The effect of corporate taxation on investment

This study estimates the investment, financing, and payout responses to variation in a firm’s effective corporate income tax rate in the United States. I exploit quasi-experimental variation created by the Domestic Production Activities Deduction, a corporate tax expenditure created in 2005. A 1 percentage point reduction in tax rates increases investment by 4.7 percent of installed capital, increases payouts by 0.3 percent of sales, and decreases debt by 5.3 percent of total assets. These estimates suggest that lower corporate tax rates and faster accelerated depreciation each stimulate a similar increase in investment, per dollar in lost revenue.

That is by Eric Ohrn, in the American Economic Journal: Economic Policy.  And from Lu Wang at Bloomberg:

After months of heated debate over whether companies would hand the biggest tax break in three decades back to shareholders or reinvest it in their businesses, there’s finally some hard data.

Among the 130 companies in the S&P 500 that have reported results in this earnings season, capital spending increased by 39 percent, the fastest rate in seven years, data compiled by UBS AG show. Meanwhile, returns to shareholders are growing at a much slower pace, with net buybacks rising 16 percent. Dividends saw an 11 percent boost.

That is hardly conclusive, but…

Comments

'That is hardly conclusive'

Of course it is conclusive in the land of quarterly thinking.

So... tell us how it is in the land of five-year plans?

No idea, I have never lived in such a land. But considering that they seem to have ended up in the dustbin of history, it is obvious that five year plans are a disaster.

Though of course, till now, pretty much only one land has become utterly dominated by quarterly thinking - a shift that seems to have actually happened during my life, providing a bit of contrast between the time when America was famous for its industrial might and ability to carry through a long term project like putting a man on the man, and now.

Strangely, a country like modern Germany seems to be able to avoid both quarterly thinking and five year plans, but America seemingly has little to learn from a country where the federal government has not practiced deficit financing for several years at this point, and where trade balance remains positive.

"... contrast between the time when America was famous for its industrial might [snip] and now." - Erm, it kinda still is: http://www.nationmaster.com/country-info/stats/Industry/Manufacturing-output .

As for Germany, well, I am certainly with you on the deficit financing, but the last few years' surpluses don't add up to the deficit in 2010 alone. Good for Germany if they can keep this up, but I have my doubts. As for positive trade balance - could you explain a) why this is a good thing, and b) if China, Japan, Germany (and EU as a whole), Brazil, and Russia all have positive trade balances, who do you think will have to take the offsetting negative ones? UK and India are not enough. If the US were to start running a positive trade balance, this will make it that much more difficult for Germany to run one.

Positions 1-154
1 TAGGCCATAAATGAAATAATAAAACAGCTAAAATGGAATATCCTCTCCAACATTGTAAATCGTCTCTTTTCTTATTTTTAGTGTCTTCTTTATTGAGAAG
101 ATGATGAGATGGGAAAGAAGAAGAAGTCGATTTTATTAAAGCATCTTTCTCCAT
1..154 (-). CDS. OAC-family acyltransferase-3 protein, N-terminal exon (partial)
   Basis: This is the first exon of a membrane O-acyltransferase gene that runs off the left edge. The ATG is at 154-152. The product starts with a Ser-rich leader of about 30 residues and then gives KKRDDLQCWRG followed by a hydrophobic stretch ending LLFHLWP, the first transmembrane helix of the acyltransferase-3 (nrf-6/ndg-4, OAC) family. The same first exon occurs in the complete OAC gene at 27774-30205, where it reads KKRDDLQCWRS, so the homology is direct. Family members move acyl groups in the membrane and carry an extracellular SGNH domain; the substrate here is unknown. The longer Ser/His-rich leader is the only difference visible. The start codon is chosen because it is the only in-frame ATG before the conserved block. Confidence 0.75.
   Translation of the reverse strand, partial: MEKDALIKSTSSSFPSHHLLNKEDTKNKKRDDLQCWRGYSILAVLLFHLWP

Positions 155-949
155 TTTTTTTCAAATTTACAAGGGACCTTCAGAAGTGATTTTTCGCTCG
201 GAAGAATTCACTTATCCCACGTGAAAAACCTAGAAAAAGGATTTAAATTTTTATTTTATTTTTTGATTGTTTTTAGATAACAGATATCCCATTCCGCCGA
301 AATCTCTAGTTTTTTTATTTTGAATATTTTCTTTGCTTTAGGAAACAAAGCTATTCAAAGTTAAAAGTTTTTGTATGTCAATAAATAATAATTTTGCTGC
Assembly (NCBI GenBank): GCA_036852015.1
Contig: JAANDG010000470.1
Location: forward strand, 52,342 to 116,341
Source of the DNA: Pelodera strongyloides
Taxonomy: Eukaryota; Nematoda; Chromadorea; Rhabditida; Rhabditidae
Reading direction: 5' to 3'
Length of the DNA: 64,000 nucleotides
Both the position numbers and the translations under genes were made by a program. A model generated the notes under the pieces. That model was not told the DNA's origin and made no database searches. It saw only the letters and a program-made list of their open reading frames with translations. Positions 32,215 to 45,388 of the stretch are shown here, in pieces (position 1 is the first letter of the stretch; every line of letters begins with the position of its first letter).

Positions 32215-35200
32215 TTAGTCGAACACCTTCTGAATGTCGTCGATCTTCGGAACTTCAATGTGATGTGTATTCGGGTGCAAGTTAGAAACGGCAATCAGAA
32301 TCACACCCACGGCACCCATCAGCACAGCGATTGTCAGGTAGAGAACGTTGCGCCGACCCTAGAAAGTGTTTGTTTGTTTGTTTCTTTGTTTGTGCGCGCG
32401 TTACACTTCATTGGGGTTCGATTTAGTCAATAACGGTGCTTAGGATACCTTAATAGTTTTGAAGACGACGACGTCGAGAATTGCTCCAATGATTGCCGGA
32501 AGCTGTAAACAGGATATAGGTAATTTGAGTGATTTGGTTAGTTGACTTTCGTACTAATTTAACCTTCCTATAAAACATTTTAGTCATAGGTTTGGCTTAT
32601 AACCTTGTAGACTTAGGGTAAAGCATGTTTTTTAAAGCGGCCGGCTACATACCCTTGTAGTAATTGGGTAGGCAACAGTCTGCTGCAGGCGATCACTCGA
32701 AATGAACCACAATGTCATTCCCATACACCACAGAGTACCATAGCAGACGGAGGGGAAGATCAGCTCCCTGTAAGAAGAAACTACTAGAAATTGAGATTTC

"... like putting a man on the man..." - I know what you mean, and I know we all make typos, but I laughed.

Yep, amusing typo.

As for industries, I find this sort of information useful (also noting it is VDMA PR too) - 'The major boost to German exports came from America, with an increase of one-fifth. Brazil and Mexico reported significantly overproportional rises. There was also a gratifying performance by the second-most-important machine tool market, the USA, which with growth of likewise one-fifth is precisely in line. “This means the USA’s economy is investing, and we as equipment suppliers are participating in the benefits. Because without machines from abroad, also and especially from Germany, the USA’s industrial sector cannot regain its competitiveness on the global market,” says Heinz-Jürgen Prokop' Call it a non-American perspective of what makes an industrial society notable - that it is able to build the machines it needs for its industries to complete against other industrial societies. Producing a lot of plastic shrink wrap is not the same thing from this perspective. There tends to be a lot of condescension these days on the part of German companies that also work in the U.S., actually, which did not exist a generation ago.

'could you explain a) why this is a good thing, and b) if China, Japan, Germany (and EU as a whole), Brazil, and Russia all have positive trade balances, who do you think will have to take the offsetting negative ones'